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Hilda Solis: Dealing with Our Changing Workforce Hilda Solis: Dealing with Our Changing Workforce

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After Words

Hilda Solis: Dealing with Our Changing Workforce

The Labor secretary talks about the nation’s evolving workforce mosaic.


Looking ahead: Hilda Solis(Liz Lynch)

Labor Secretary Hilda Solis sat down with National Journal Editorial Director Ronald Brownstein on July 12 to discuss the workforce’s evolving demography at a National Journal Live event on “The Workforce Mosaic.” Edited excerpts of their conversation follow.

NJ Who does job training well? When you look around the country, what do you like?


SOLIS We recently held an exhibit, an event on the [National] Mall here in Washington; we had several different trade unions in partnership with business working together to display what apprenticeship programs do. Some of them are very top-rated. Many of them are not funded at all by the federal government, but they provide the best training and wages. You bring individuals in—many young people, some­times veterans. They have a [construction-industry] program called “Helmets to Hardhats,” where before veterans leave their military assignment, they can go through training, then reapply and be assigned to their local area once they leave the military to go into a particular trade.

NJ We’ll probably be a majority-minority country in the under-18 population soon. What are the biggest challenges that creates?

SOLIS Certainly the Latino population is the population we’re talking about; they are the fastest-growing. We have to be really concerned about education and about training and incentivizing them. I think it’s very important for people to have different skill sets and to have the ability to speak these different languages, because we’re talking about global competition as well and opening up markets. Being able to speak the language and understanding culture, it’s very important. Hispanics, or Latinos as I call them in California, embrace this country. They want to be a part of it. They want to be contributors.


NJ When you talk about language, are you talking about the educational system? Are you talking about the way kids are taught?

SOLIS I’m talking about flexibility everywhere. Not just there, but when you do business. Look at the amount of money the consumer market—there’s, what, billions of dollars worth of marketing just [targeting] that particular community. I was laughing the other day because I saw Tom Hanks on a major Spanish network in the morning. He didn’t speak one word of Spanish, and yet he was a hit. And he knew why he was on there. Who are the folks watching those movies? They are young Latino families.

NJ Recent Labor Department studies show that in the workforce, 36 percent of whites have college degrees, compared with only 26 percent of African-Americans and 16 percent of Hispanics. What are the implications if those gaps are not reduced?

SOLIS Obviously, we’re not going to be at a competitive advantage here unless we provide the appropriate skills, tools, and training—and allow for individuals also at our institutions of higher learning from other countries to be able to stay here. The president’s talked about that through immigration reform, allowing individuals who go through our institutions of higher learning to stay here, to get a green card and become citizens.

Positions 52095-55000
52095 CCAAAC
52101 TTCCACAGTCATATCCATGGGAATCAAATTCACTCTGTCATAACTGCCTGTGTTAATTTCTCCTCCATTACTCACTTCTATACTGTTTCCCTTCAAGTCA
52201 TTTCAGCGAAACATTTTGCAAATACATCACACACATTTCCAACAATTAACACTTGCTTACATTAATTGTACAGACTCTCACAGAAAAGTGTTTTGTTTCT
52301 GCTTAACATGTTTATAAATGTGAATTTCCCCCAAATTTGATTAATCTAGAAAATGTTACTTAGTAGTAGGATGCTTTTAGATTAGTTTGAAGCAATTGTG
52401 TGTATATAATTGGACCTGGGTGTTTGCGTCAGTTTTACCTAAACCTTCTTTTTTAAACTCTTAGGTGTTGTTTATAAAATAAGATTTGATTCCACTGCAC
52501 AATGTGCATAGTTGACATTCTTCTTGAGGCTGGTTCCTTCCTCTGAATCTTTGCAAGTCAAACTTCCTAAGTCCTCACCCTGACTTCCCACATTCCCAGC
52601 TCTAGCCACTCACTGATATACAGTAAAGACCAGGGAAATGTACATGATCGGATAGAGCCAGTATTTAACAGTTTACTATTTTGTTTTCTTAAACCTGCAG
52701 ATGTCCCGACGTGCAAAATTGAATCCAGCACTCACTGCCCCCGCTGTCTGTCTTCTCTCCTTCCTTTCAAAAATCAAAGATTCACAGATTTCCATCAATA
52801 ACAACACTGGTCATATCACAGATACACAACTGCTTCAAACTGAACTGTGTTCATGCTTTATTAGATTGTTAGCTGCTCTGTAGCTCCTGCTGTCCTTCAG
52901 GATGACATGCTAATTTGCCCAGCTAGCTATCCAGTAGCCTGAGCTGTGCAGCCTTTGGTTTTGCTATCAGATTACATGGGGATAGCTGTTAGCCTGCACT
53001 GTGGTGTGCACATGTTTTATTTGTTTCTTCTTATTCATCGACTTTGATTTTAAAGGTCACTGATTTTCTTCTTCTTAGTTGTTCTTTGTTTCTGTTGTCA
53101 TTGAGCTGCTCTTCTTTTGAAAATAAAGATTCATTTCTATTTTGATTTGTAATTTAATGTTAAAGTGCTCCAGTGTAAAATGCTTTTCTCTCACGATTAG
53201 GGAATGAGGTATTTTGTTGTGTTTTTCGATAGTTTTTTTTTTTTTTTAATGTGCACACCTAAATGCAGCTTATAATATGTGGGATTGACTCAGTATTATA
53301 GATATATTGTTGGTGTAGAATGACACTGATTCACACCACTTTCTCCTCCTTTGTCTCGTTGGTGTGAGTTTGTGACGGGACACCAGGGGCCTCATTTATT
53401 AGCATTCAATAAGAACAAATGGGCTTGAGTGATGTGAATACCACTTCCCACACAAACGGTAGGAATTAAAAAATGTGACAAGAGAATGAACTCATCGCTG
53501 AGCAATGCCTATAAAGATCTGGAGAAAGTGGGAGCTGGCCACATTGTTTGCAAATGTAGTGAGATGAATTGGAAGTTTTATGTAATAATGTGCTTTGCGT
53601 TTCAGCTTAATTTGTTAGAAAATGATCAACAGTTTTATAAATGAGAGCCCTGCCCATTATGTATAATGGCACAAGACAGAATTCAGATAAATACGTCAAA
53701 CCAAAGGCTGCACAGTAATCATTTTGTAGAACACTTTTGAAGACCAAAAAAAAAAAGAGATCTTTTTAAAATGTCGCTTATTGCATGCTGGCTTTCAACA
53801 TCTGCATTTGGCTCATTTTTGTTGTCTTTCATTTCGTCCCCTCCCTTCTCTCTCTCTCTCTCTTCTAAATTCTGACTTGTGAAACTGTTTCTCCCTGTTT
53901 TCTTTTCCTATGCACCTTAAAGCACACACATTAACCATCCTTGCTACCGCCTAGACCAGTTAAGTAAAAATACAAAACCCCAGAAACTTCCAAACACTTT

We talk about it when we discuss the issue of the Dream Act. There are so many youngsters who have come here [illegally] through no fault of their own—excellent students—that we know would have great earning power [and] would contribute. [And] this is not the time to talk about cutting back on education and training.

NJ The president went to El Paso, Texas, and gave a very impassioned speech about comprehensive immigration reform that would include a pathway to citizenship for people who have been here illegally. Why now, when you have this many people unemployed in the country?

SOLIS Why should we continue to allow an underground economy to take funding away from our schools, from our health care services, from our local government? When you bring these people out of the shadows and you make them pay taxes, the chances are they won’t be abused, they won’t be paid under the table. The business as well as the employee will have to pay into the tax system. There are billions of dollars that could be collected right away.

NJ Should we be preparing to have more older people stay in the workforce longer?

SOLIS I think we’ve already made that adjustment. I remember when my father retired at 65, he continued to work. Part of it was out of necessity. But most people, because of this recession, have unfortunately had to stay in the workforce even longer. And for women, it’s been disastrous. Especially for older women, because many of them don’t have a secure retirement plan. We have to learn—our whole society has to learn—how to save money.

NJ In the long run, is it a good thing or a troubling thing that people will be staying in the workforce longer?

SOLIS I would say unless we create more jobs, it’s going to be troubling, because we have an enormous number of young people—teenagers and those just graduating out of college—that are not finding jobs. What hope and aspirations are we giving to those young people? That’s why one of the things I’m doing at the Department of Labor is asking for corporations to step up to the plate and open up some summer jobs. 

This article appears in the July 16, 2011 edition of National Journal Magazine.

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